Lets create a community garden in Shelburne Falls. Villagers who live in the center of town, or residents who prefer gardening with friends and neighbors, and growing their own food, need a place to become resilient and save money on healthy fresh organic (low carbon miles) food! interested? - write to me, or post a reply with your ideas.
By Christina Brown
blog - frugal by nature
With food prices continually on the rise, more people are turning to gardening as a way to save money. If this is something you’ve been thinking about, you have a couple of options to consider.
You could invest in a Community Supported Agricultural (CSA) program, where you buy a share of produce from a local farm. It’s much less work than planting your own garden, but it also offers less flexibility. You’ll spend a minimum of $400 for the season and you may end up with produce you don’t know what to do with (rutabega, anyone?)
If you’re willing to invest some time, growing fruits and vegetables in your own back yard can be very economical. A $1 packet of carrot seeds will give you dozens of fresh carrots to eat. Just a few tomato plants will bear enough fruit for salads, salsas, sauces and more for a few months for a family of five.
Either way, gardening on your own has a lot of perks, besides the obvious cost savings. One of the perks is that you control the conditions. You can choose to raise your food organically, which provides a significant cost savings over buying organic produce at the store. You could pay as much as $3 a pound for organic carrots, or you could grow 25 pounds of carrots for the cost of a $1 packet of seeds.
The other perk: food you’ve grown yourself tastes amazing! Your food is picked fresh from your garden when it’s ready and doesn’t have to be transported on a truck or sit around on store shelves. When food tastes better, you’re less likely to let it go to waste.
I first started gardening three years ago. I’ve never had much of a green thumb, and I’ve made plenty of mistakes (and I’ll make more), but I can honestly say that growing your own food isn’t that hard. I’ve grown tomatoes, broccoli, green beans, carrots, peppers, zucchini, and basil in just two 4’x4’ raised bed garden plots and saved more than $125 on my food bill.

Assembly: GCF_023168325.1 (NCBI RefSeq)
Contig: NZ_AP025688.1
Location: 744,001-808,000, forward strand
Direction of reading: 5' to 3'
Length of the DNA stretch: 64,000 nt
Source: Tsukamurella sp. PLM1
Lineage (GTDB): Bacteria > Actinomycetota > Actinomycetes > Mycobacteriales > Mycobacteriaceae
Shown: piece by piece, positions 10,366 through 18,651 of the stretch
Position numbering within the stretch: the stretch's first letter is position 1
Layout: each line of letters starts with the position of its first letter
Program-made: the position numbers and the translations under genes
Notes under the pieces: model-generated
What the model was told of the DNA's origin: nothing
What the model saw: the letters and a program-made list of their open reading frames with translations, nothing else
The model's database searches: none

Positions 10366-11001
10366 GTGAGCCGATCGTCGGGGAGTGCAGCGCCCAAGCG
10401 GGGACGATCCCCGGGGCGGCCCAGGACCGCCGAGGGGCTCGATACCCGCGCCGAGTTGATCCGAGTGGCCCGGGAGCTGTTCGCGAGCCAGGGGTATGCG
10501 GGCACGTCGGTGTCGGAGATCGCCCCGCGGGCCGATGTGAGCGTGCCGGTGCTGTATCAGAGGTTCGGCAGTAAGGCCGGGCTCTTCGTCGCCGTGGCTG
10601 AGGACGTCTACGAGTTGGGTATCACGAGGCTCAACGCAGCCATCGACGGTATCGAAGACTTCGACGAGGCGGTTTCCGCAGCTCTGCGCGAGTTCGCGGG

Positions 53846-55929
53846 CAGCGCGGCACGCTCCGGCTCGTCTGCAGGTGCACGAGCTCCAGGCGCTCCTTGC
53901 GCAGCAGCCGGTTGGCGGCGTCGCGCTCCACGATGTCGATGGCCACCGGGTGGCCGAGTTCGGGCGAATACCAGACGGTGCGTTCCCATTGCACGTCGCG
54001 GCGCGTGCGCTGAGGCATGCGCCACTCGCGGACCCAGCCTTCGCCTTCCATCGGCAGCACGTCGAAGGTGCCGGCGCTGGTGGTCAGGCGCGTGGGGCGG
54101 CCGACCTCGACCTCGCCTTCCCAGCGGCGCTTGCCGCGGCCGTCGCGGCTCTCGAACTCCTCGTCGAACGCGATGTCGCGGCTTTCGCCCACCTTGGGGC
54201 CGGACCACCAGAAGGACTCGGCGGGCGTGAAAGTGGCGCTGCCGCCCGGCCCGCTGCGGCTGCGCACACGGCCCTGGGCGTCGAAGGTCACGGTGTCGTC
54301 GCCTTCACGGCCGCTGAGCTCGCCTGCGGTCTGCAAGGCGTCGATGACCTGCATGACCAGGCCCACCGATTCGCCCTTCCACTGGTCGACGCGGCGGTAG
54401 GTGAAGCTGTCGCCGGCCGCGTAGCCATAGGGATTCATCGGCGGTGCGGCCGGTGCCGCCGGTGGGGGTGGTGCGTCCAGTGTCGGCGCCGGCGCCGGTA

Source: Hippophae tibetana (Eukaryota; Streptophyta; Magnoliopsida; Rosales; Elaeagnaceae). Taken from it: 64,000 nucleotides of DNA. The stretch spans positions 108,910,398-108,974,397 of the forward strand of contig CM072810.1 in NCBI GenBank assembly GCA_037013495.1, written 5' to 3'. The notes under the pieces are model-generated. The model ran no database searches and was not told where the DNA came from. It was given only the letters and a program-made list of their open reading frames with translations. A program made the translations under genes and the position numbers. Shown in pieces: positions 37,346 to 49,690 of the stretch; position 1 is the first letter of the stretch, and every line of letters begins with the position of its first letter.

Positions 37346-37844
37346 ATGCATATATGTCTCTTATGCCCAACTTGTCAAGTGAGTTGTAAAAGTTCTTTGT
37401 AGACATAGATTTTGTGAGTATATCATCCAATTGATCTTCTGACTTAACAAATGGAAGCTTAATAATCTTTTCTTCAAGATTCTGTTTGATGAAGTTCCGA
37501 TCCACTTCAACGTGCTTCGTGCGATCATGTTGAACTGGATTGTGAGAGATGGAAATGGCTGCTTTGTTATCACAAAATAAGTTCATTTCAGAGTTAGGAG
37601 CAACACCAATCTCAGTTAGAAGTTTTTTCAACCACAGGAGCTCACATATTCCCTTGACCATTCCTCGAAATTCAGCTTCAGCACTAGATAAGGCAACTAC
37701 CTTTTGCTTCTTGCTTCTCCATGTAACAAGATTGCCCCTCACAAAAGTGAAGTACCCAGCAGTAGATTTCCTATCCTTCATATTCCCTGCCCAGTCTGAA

The first year is the most expensive as you get set up. My initial investment consisted of less than $70 for one 4‘x4’ raised-bed kit, dirt and plants. I added a second plot in year two. This year, my only investment has been plants and seeds. The amount of produce I’ve grown more than makes up for the money I’ve spent on my garden.
Of course, if you’re not careful, gardening can be expensive. If your motivation is to save money, it’s important to keep your costs low. Here are a few ways you can save money on planting a garden:
Start small. A smaller garden takes much less work and needs fewer materials to start. With a small raised bed and some containers, you’ll be able to grow plenty of fresh produce.
Start from seed. Starting seeds indoors can be a huge savings over what you’d pay for plants at the greenhouse. For example, you may pay $2 for tomato seeds to plant dozens of tomato plants, or you could buy one tomato plant at a greenhouse for $5 or more. You just need a bit more time and planning to start from seed. Since each seed packet has more than you need, consider a seed exchange with friends to get the plants you want for less.
Shop the sales. If planting from seed isn’t for you, then be sure to shop the sales at your local greenhouse. Sign up for any mailing lists or newsletters from local greenhouses to be notified of special sales. Watch for end-of-season close-outs and save 50% off or more on your plants.
Plant what you’ll eat. There’s no point in having a garden if you don’t like anything you plant. One of the best ways to save money when gardening is to plant things you love to eat but hate spending money on. For me, that’s broccoli. For you, it might be fresh herbs or tomatoes.
Compost. You can start your own compost bin or pile and provide hearty nutrition for your garden with your own vegetable scraps. You’ll save money on fertilizer and be doing something good for the environment.
Preserve your harvest. Make sure to make the most of what you’ve grown – I highly recommend freezing or canning whatever produce you don’t eat right away. You can watch the sales for deals on vacuum packers and bags for freezing, or use coupons to buy canning supplies. Canning jars can be picked up for great prices at thrift stores and estate sales – you’ll just need to get new lids and rings. You can even use a food dehydrator to preserve items like carrots and celery for use in soups during the winter months.
Gardening is a fun, family activity that doesn’t have to cost a lot. And if I can do it with my two brown thumbs, I know you can, too!